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The Daily Planet's Opinion: Most in U.S. see being ‘woke’ as positive? Translation: Indoctrinated Americans favor replacing free speech with the harsh tyranny of polical correctness
Sunday, 02 April 2023 19:40
“America is becoming less and less like itself and more like a bastardized version of the European model of social progress, where elite executives work hand in hand with the government to do what they think is best for society.” 
― Vivek Ramaswamy, “Woke Inc.: Inside 
Corporate America’s Social Justice Scam”

To probably nobody’s surprise, most people in the United States see “woke” as a positive, according to a new USA TODAY/Ipsos Poll released in early March.

Specifically, 56 perent of those surveyed say the term means “to be informed, educated on and aware of social injustice.” That includes not only three-fourths of Democrats, but also more than a third of Republicans, USA TODAY reported.

The story also stated, “Overall, 39 percent say instead that the word reflects what has become the GOP political definition, ‘to be overtly politically correct and police others’ words.’ That’s the view of of 56 percent of Republicans.”

If one goes by the Merriam-Webster dictionary’s definition, “woke” means “aware of and actively attentive to important facts and issues (especially issues of racial and social justice).”

The origins of woke, in this context — as forged by African-American communities — dates back at least to the 1960s, but its mainstream ubiquity is a recent development. 

Fuelled by black musicians, social media and the #BlackLivesMatter movement, the term entered the Oxford English Dictionary only in 2017, by which time it had become as much a fashionable buzzword as a set of values. .

Rather than rejecting the concept of wokeness outright, today’s detractors often claim — and we heartily agree — that, at least in the real world, the word “woke” is a signifier of pretentiousness and “cultural elitism.”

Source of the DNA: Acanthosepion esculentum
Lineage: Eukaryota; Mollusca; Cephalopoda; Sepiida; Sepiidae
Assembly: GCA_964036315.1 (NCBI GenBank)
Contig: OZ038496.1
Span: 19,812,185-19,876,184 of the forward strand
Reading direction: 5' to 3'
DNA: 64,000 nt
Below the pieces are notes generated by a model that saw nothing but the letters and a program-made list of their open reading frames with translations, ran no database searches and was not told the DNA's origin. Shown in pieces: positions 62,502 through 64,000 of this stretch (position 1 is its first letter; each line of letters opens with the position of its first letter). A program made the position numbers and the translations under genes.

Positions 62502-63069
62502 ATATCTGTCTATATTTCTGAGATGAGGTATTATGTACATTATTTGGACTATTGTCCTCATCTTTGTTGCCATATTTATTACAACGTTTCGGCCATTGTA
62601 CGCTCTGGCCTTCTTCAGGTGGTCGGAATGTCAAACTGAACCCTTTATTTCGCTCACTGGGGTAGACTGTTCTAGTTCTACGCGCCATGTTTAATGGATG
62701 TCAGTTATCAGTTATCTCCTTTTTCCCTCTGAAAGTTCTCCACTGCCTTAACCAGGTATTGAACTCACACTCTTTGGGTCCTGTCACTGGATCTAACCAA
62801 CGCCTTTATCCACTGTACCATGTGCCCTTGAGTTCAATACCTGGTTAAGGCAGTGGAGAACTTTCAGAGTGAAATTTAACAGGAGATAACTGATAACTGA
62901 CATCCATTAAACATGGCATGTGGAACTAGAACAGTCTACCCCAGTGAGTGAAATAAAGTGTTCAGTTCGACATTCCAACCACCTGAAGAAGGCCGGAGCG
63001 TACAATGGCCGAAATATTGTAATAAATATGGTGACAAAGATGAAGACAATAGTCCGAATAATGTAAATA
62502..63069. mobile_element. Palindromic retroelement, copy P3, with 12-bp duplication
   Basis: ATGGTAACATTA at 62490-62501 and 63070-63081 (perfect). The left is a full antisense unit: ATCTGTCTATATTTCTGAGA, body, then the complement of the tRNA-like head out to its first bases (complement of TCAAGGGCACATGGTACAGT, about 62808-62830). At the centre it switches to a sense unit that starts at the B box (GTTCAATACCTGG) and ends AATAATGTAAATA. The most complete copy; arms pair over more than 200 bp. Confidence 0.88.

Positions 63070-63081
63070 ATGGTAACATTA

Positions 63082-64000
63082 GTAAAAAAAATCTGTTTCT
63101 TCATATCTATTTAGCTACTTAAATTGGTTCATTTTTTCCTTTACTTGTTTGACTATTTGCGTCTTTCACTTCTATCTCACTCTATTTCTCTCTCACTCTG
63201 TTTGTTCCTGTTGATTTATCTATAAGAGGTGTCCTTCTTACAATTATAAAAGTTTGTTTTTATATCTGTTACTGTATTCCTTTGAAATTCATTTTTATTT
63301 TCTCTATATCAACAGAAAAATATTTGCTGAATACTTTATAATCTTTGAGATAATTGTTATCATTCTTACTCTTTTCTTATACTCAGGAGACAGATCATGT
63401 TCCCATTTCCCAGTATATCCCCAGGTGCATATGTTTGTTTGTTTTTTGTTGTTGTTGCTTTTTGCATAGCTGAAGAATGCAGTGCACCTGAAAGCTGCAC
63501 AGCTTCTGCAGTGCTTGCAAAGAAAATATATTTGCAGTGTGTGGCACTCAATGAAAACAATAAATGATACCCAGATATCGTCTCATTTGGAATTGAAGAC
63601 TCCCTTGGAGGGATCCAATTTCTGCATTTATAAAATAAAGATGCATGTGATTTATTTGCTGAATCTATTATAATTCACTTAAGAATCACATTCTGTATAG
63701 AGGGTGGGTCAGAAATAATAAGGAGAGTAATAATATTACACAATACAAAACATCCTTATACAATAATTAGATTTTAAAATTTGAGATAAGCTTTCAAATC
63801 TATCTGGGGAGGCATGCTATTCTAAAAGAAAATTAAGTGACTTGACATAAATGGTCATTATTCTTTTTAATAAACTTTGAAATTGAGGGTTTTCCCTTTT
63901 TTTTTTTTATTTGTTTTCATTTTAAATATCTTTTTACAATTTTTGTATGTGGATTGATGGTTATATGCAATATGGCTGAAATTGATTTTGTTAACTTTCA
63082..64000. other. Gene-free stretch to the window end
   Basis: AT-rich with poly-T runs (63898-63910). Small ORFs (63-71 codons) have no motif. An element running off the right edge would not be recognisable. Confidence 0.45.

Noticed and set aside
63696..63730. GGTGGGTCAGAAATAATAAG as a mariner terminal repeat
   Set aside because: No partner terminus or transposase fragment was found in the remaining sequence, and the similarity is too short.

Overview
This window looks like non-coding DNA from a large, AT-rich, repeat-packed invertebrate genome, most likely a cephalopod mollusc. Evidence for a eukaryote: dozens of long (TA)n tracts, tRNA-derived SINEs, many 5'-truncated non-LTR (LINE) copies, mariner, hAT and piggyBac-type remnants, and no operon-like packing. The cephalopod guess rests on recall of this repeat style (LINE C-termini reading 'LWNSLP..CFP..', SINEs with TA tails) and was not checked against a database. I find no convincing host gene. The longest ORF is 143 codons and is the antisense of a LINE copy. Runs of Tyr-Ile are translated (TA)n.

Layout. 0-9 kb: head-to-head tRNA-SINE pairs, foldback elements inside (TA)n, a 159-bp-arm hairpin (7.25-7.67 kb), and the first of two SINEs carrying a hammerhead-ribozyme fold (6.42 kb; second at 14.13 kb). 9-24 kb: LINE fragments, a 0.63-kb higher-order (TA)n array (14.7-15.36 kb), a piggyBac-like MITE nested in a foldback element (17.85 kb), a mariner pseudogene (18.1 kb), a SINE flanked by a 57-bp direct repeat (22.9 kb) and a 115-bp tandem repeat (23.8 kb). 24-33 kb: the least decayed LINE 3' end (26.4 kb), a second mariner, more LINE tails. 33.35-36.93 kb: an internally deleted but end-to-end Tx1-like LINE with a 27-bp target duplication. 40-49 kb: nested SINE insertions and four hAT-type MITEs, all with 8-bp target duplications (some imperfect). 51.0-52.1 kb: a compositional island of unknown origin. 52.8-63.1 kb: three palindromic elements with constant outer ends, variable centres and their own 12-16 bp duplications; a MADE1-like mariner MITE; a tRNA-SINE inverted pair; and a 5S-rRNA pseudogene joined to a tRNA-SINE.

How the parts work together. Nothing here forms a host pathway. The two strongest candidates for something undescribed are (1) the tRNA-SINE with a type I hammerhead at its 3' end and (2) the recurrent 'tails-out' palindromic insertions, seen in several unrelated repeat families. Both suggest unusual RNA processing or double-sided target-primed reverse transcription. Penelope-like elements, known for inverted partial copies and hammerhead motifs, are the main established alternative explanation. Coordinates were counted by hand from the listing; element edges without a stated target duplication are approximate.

Wokeness, as we see it, cares less about the skill, talent, and originality of creative practitioners, and cares more about their race, gender and other such identifiers.

Surely, Rony Dolgin, a then-editorial editor for The Harvard Crimson student newspaper, nailed it with the final paragraph of his op-ed piece in 2018 as follows:

“So, I don’t want to be woke. I don’t want to restrict my definition of activism and intelligence to only include those who agree with me politically. I want to be open-minded and engaged. I want to be informed and passionate. I want to be an advocate and a human being beyond political issues. Maybe we can broaden the definition of ‘woke’ to include these characteristics from both sides of the political spectrum, but until then I remain contently un-woke.”

Even better, tech enrepreneur Vivek Ramaswamy, a Republican presidential candidate, said at Vision ‘24 on March 18 in North Charleston, S.C.,  that there is “an opportunity for the conservative movement to rise to the occasion and fill that void with a vision of American national identity that runs so deep that it dilutes this woke poison to irrelevance.” 

At Vision’24, “much of the focus was on the pushback by some across the U.S. against what they perceive as affronts to conservative ways of life by efforts characterized as ‘woke,’” The Associated Press reported. And that is terrific news!




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